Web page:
Considering China’s proposed debt relief for Africa, the key question is whether that relief will apply to concessional loans (concession loans executed in exchange for Africa's precious raw earth materials and commodities). Indeed, commercial loans will hardly be considered for relief due to their commercial nature and commercial lenders. At the same time, concessional loans have made up a significant portion, if not the majority of China’s lending to Africa in the past two decades.
A review of China’s Forum on China-Africa Cooperation (FOCAC) financial commitments confirms this belief: In China’s 2006 FOCAC financial pledges, 50 percent of the financing is concessional in nature: concessional loans ($3 billion) and concessional buyers’ credit ($2 billion). In the 2009 FOCAC financial pledges, China’s commitment of $10 billion was all in concessional loans and was 10 times larger than the Special Loan for the African Small- and Mid-Sized Enterprise. In the 2012 FOCAC financial pledges, concessional loans made up more than 50 percent of the total $20 billion committed. In 2015, the percentage of concessional loans and export buyers’ credit jointly ($35 billion) made up around 60 percent of the total $60 billion committed. Notably, the percentage of the concessional loans did drop in the 2018 FOCAC arrangement, where grants, zero-interest loans, and concessional loans jointly made up 25 percent of the $60 billion China committed.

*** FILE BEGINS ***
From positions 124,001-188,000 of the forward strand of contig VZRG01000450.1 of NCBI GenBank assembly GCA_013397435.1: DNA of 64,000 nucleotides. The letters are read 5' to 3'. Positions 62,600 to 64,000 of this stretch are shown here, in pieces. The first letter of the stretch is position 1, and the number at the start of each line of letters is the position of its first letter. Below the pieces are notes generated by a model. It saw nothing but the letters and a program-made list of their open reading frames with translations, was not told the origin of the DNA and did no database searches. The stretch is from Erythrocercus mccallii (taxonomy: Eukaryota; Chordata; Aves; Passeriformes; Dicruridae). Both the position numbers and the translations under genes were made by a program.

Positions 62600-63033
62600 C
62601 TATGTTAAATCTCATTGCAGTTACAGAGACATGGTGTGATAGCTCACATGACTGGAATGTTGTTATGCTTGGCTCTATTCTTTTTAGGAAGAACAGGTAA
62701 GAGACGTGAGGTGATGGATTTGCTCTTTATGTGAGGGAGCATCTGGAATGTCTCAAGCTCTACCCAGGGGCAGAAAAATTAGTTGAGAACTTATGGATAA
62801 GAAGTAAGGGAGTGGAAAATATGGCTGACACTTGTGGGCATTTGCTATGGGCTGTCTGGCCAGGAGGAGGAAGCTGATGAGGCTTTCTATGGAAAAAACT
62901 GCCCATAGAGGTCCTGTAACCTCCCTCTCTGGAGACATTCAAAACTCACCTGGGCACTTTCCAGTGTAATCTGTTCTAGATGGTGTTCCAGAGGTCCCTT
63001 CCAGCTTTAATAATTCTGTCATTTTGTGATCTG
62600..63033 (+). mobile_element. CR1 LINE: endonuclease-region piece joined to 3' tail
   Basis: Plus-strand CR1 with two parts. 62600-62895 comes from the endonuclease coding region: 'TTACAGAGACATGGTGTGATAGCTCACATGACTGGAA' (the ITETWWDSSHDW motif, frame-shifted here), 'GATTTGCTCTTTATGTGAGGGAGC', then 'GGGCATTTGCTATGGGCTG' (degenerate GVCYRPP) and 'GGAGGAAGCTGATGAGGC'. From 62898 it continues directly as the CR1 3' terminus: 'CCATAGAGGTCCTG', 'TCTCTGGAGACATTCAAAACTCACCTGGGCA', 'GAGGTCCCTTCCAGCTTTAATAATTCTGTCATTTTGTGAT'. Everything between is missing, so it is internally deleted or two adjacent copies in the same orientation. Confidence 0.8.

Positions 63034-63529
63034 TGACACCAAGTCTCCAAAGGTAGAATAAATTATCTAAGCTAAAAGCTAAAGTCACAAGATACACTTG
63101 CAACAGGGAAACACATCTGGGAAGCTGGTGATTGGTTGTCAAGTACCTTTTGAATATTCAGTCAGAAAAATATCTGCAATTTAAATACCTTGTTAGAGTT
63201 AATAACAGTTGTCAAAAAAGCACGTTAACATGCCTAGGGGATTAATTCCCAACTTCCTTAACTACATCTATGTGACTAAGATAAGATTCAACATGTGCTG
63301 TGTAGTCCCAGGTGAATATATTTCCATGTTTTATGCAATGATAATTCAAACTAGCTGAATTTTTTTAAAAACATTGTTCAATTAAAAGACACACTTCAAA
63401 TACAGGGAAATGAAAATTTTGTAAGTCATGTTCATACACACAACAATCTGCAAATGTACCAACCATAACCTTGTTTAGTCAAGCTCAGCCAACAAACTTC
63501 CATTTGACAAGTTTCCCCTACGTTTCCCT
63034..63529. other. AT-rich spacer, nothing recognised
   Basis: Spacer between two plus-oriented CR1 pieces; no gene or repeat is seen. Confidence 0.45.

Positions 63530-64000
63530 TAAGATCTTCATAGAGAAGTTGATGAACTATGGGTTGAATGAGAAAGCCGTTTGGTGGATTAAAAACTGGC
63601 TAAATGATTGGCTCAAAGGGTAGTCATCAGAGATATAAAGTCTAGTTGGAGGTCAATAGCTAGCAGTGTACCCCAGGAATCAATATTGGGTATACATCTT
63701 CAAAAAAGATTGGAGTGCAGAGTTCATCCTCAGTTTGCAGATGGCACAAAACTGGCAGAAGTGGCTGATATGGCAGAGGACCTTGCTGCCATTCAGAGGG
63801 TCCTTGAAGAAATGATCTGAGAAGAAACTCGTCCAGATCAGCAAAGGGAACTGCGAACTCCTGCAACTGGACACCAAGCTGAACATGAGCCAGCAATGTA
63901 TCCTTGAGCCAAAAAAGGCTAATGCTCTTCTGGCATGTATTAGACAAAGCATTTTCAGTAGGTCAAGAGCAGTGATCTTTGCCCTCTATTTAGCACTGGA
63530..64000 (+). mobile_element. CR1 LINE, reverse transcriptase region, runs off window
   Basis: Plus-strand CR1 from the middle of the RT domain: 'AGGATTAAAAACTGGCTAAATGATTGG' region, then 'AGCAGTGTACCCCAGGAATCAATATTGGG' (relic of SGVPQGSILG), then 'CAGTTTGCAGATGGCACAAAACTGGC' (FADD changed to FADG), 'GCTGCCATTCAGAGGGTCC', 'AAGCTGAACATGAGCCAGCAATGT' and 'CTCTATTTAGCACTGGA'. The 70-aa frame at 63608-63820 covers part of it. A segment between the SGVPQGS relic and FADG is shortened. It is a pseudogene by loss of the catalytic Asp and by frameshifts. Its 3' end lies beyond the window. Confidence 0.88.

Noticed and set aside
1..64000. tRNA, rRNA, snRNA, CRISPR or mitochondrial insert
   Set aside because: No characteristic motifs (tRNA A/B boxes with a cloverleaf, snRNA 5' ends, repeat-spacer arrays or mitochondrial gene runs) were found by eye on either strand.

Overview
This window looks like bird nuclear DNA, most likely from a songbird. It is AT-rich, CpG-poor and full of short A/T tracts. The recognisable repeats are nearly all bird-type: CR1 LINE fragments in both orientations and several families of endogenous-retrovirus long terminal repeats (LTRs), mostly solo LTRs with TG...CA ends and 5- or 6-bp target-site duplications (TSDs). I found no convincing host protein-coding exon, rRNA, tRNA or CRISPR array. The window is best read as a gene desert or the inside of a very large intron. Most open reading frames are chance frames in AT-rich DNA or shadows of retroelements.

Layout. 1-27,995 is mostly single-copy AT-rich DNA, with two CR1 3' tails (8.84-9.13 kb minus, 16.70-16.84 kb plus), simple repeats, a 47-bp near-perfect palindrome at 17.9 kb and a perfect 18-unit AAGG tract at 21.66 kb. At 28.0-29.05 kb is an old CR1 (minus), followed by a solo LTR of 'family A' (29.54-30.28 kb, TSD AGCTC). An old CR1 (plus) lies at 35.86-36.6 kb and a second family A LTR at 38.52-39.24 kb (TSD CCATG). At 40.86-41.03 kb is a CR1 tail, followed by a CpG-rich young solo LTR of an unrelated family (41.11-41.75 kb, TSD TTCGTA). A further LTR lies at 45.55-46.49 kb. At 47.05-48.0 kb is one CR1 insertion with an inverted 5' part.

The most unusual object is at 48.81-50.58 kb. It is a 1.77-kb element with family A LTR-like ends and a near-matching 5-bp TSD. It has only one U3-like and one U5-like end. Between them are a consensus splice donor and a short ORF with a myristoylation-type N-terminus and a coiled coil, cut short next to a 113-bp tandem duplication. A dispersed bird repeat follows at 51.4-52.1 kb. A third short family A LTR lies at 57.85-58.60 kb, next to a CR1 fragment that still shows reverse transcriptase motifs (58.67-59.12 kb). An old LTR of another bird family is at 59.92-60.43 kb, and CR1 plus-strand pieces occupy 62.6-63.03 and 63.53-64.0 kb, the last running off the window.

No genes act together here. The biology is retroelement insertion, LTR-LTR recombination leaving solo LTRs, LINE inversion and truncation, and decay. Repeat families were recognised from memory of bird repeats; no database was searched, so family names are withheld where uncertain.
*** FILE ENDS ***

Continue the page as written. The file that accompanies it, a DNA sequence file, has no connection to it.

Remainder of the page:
Given the widespread and devastating health and economic impacts of the COVID-19 pandemic, Africa will likely need continued debt relief beyond December 31, 2020. Importantly, that situation will require a whole new negotiation that must take into account multiple factors, including the development/resumption of African economies and the continued health and economic impacts of COVID-19, as well as matching or similar relief efforts by multilateral creditors and private creditors, in order to achieve a comprehensive and holistic solution.
What China has committed to under the G-20 framework so far does not go beyond the scope of the eight-month suspension of payment. In other words, bigger, broader, and longer-term debt relief is not yet on the table.
China's hustle-manipulation of gullible African leaders, many of whom were only interested in lining their own pockets, now have numbers of African Nations strapped with overpriced and underperforming infrastructure projects that are financial goose eggs. And the resultant debt, is a financial albatross hanging around the necks of their nation's GDPs.
Over the past 15 years, much was astutely written about, why African leaders should "Beware" of China's too good to be true, "bargain economic deals"... See Financial Times, Reuters and Bloombergquint.
However, far too many African leaders were too immersed in negotiating time bomb, bargain economic deals, with China, to take notice of the quick sand upon which these awful deals were structured.
By Doc Lee
Council of African Partnerships
Botswana - Ghana Africa